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Citadel College Cadets Caroling in KKK Hoods?

Citadel College Cadets Caroling in KKK Hoods?
Susan Dutca-Lovell

Photos of seven Citadel cadets singing in white hoods surfaced on social media - Hoods that very closely resembled those worn by members of the Ku Klux Klan. The seven students claimed they were singing Christmas Carols and that the hoods they were sporting were intended to help them portray the "Ghosts of Christmas Past" for a skit. Whether their resemblance to the KKK was intentional or not, the Citadel Minority Alumni Facebook group was not amused.

The Citadel's Lt. Gen. John Rosa took to Facebook with a statement of his discontent stating, "these images are not consistent with our core values of honor, duty and respect," and were "disgraceful," "offensive and disturbing." All the members of the group were identified and suspension proceedings are already underway.

A person with knowledge of the incident and the school's rituals between underclassmen and seniors claims that, based on the way the men were standing in the photo, they are likely to be freshman, or "knobs," and this is a form of hazing. Despite the group's intentions, the girl who made the Facebook post was "threatened, harassed and offered money from numerous Citadel Cadets to take it offline in order to not 'ruin their lives.'" The woman was approached by a male on several social media platforms, reportedly telling her "I always wanted a black girl." Though she ignored his advances, his Snapchat feed showed the photos and videos of the Citadel cadets singing and laughing and so she "screenshotted and decided to share because [she] was so offended."

Discussions have been ongoing at The Citadel's minority alumni pages and graduates agreed with Rosa's statements but want to see further action take place to show students their behavior is not acceptable. In your opinion, how should the administration respond to this incident? Should there be punishment of the perpetrators beyond suspension? How would you handle this situation if you were on the disciplinary committee? Leave us your thoughtful comments below.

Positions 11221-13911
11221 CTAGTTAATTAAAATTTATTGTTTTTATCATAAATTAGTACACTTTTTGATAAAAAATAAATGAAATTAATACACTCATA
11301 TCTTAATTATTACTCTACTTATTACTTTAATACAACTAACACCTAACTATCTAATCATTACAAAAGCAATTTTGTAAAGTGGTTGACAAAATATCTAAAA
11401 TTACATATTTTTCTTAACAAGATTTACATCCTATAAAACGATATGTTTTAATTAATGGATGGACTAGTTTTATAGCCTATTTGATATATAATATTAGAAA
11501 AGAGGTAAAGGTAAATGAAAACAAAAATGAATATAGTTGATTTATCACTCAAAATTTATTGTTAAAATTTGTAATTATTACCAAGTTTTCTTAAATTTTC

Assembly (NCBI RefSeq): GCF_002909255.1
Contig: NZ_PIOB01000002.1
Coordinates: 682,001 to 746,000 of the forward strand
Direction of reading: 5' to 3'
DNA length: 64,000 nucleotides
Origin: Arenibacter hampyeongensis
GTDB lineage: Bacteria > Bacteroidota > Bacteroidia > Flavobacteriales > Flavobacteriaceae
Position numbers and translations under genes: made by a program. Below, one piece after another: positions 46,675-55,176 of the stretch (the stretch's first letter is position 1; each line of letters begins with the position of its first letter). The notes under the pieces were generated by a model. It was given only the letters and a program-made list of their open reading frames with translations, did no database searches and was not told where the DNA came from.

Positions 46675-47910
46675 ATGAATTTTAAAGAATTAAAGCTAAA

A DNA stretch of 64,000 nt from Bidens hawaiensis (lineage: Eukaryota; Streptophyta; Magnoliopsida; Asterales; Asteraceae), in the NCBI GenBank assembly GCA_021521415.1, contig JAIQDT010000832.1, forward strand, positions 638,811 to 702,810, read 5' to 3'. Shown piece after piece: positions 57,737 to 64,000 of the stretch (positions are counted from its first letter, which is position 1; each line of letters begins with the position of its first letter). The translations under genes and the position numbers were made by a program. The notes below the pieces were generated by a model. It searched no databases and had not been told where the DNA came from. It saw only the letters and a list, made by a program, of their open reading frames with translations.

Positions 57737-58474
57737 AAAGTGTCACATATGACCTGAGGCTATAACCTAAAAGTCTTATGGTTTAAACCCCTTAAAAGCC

Comments (5)
Timothy M. 12/29/2015
Because this incident occurred in a pace where this was sought offensive, I do believe it could've been done differently. Even though they did say it was to resemble "The Ghosts of Christmas Past", it still was not okay to do. To elaborate, a group of Caucasian homosapiens dressed in white cloths with a point at the top of the hood would greatly be mistaken for a KKK trick. More Halloween instead of Christmas, huh? However, I am black, or Afrikan-American, and I do believe that unless there was any aggressiveness towards the neighbors, this shouldn't have been as controversial as it is.
Mustascheo 12/16/2015
Good Lord. Now some kid who throws a sheet over their head with eye holes for Halloween will be accused of being the local Grand Dragon.....
Marcus N 12/16/2015
Maybe those students were genuinely trying portray ghost of Christmas past, but because of South Carolinas history I believe they should have went about it another way. South Carolina, especially in the Charleston area was a very historical place for slaves and where many lost their lives. For the citadel to be in such a historical place, people have to be careful of what is said and what is done there because historically it is a sensitive place to be for an African American. There could be black students that have attended or currently attend school at the citadel who have had ancestors that have had bad experiences with the KKK. We just have to be mindful of what we do and what we say so that everyone living in the Charleston area is comfortable with where they are living and who they're living around. If not, there will always be a controversial debate on what is right and what is wrong. I am black.
Jeremy Lucaci 12/15/2015
Everything offends people nowadays
Kumiel N 12/14/2015
This is a a gray area as the saying goes. Perhaps Rosa was overreacting but then again perhaps she was not. If those students were indeed just portraying ghosts then the act was as harmless as they claim it to be. Then again if it was just a portrayal why the backlash and threats from various students when she posted it? Why would she be offered money to take it down if it was not meant to be an offensive act? In the end those students could have just dressed in Christmas colors and sang Christmas carols, there was no need to dress as ghosts that resembled KKK attire. Rosa was right in feeling intimidated and offended.
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